These days almost everyone knows that when elderly adults struggle with forgetfulness, have difficulties solving problems and get confused about dates or places, it could be the warning signs of Alzheimer’s disease.

But Alzheimer’s is not the only cause of dementia. There are kinds of dementia that can be just as devastating, and that often get misdiagnosed. When that happens, people can waste months or years on the wrong kind of treatment…

One particular kind of dementia is often confused for early-onset Alzheimer’s disease, because the person’s behavior suddenly becomes strange and aberrant. But the common symptoms have nothing to do with memory or confusion.

Read on to discover this lesser-known type of cognitive disorder and its symptoms. That way if it strikes you or someone you love, you’ll know what’s really happening.

The kind of dementia I’m referring to is called Frontotemporal dementia (FTD), sometimes referred to as Pick’s disease (although nowadays this describes only a specific type of FTD).

FTD is a rare form of dementia that can be mistaken for early-onset Alzheimer’s disease because it affects adults between the ages of 40 and 60, with the average age being about 57.

Symptoms of FTD

Rather than affecting memory, early symptoms of FTD are usually things like:

  • Odd or antisocial behavior changes, including possible law-breaking activities like stealing
  • Socially inappropriate behavior, lack of social tact, including odd sexual remarks, or lack of inhibition in social situations
  • Neglecting appearance or hygiene
  • Depression and withdrawal from society
  • Language difficulties, loss of speech and/or an unwillingness to talk
  • Seeming to not care about how one’s behavior is affecting oneself or loved ones (indifference, lack of empathy)1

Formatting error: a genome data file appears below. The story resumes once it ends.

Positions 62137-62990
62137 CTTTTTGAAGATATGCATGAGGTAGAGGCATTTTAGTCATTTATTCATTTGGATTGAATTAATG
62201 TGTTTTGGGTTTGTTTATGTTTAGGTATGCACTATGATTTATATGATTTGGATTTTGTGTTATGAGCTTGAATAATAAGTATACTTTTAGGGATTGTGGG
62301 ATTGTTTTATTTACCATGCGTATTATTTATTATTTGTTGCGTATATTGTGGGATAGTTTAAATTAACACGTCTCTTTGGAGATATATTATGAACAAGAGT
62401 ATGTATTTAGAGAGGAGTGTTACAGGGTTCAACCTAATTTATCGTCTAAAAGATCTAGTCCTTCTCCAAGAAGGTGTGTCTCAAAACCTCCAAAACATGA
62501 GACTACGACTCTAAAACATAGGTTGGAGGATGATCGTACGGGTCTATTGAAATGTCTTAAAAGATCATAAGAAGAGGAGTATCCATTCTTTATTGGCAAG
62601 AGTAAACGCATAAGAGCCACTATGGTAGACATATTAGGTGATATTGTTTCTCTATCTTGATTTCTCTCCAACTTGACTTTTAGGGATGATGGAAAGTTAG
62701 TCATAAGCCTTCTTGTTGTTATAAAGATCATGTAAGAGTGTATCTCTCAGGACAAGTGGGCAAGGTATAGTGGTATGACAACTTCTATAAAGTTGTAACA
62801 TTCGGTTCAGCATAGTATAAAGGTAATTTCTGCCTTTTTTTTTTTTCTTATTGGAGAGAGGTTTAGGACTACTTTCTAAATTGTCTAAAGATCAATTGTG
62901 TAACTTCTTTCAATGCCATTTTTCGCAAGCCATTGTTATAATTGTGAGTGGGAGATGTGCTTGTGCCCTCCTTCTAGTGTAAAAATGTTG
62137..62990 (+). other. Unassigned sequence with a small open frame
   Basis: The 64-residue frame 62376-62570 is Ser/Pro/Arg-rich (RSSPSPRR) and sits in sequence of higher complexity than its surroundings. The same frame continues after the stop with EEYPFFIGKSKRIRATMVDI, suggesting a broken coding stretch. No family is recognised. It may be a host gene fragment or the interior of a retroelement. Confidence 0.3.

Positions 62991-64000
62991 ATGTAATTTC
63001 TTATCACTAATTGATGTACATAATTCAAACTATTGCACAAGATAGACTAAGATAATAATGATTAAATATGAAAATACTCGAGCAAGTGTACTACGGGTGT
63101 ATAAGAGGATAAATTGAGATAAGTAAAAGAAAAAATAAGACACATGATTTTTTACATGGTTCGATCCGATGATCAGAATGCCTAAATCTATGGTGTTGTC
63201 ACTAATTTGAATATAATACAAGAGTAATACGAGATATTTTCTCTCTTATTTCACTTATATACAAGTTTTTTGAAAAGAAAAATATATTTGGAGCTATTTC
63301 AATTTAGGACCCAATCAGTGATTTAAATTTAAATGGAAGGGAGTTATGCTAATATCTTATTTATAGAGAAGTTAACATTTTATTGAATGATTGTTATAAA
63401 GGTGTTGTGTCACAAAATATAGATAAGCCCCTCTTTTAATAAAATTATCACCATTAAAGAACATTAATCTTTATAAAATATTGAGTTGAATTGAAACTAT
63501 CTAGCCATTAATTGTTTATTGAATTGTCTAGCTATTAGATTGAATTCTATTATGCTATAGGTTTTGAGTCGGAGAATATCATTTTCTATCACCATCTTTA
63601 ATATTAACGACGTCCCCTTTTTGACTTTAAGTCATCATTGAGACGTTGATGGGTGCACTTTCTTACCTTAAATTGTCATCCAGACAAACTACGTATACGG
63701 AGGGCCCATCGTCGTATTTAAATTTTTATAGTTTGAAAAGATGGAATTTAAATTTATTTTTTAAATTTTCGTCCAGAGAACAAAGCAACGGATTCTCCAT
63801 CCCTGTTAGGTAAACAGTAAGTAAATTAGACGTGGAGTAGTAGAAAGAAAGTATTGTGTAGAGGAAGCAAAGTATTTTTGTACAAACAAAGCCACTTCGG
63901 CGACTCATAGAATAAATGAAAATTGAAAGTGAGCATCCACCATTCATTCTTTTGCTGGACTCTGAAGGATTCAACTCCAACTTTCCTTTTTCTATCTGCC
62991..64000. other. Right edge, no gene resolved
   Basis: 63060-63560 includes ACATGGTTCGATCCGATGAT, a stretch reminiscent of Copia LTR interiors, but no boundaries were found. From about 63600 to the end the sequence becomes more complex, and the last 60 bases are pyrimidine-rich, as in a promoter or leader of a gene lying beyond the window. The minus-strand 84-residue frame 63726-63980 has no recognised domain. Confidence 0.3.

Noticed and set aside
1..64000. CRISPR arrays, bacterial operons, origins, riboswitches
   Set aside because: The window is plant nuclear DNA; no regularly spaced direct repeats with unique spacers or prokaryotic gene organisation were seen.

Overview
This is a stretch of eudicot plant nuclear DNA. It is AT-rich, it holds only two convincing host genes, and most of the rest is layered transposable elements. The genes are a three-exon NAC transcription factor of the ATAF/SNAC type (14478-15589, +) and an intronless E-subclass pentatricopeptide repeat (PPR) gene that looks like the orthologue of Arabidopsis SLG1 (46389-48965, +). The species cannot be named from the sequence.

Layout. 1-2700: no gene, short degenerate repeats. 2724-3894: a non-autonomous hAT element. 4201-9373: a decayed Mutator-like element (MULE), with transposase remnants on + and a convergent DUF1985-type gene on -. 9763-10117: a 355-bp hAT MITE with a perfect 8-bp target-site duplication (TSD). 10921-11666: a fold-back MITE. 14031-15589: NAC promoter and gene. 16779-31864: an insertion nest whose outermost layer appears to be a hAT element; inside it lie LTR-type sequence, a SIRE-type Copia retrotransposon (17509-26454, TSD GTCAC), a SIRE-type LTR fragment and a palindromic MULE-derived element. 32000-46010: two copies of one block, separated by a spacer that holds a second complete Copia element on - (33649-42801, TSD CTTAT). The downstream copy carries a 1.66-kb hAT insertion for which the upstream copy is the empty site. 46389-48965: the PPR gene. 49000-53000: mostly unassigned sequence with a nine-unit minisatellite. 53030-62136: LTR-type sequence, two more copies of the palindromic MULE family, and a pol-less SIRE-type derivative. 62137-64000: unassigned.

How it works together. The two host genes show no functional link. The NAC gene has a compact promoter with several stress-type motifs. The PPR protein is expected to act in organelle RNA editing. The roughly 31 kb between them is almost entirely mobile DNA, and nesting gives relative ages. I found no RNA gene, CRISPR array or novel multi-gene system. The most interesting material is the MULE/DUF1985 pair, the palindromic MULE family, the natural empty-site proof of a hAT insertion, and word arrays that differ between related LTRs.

When a person’s symptoms primarily affect their personality and emotions (rather than language), doctors attribute it to a kind of FTD called behavioral variant frontotemporal dementia (bvFTD).

Additional symptoms of bvFTD include:

  • Obsessive-compulsive and “hyperoral” behaviors including overeating, only eating specific foods, attempting to eat inedible objects and consuming excess liquids or alcohol
  • Hyperactive behavior, excessive pacing or wandering
  • Abrupt mood swings and outbursts of frustration and anger
  • Impulsive acts like shopping sprees or grabbing food off another person’s plate

This is just a sample of the range of the symptoms a person can show. As you can see, some of the symptoms resemble those of Alzheimer’s. The wide range of possible behaviors makes it difficult to diagnose the condition and can be frustrating to family members, who have no idea what could be causing their loved one to act so strangely.

Causes of FTD

The symptoms of FTD are different than Alzheimer’s disease because the two kinds of dementia affect different regions of the brain.

Alzheimer’s disease primarily affects the hippocampus, the seat of memory, while FTD affects the frontal and/or temporal lobes of the brain (hence the name “frontotemporal dementia”).

The frontal lobe, located at the front of the brain behind the forehead, is responsible for a person’s. . .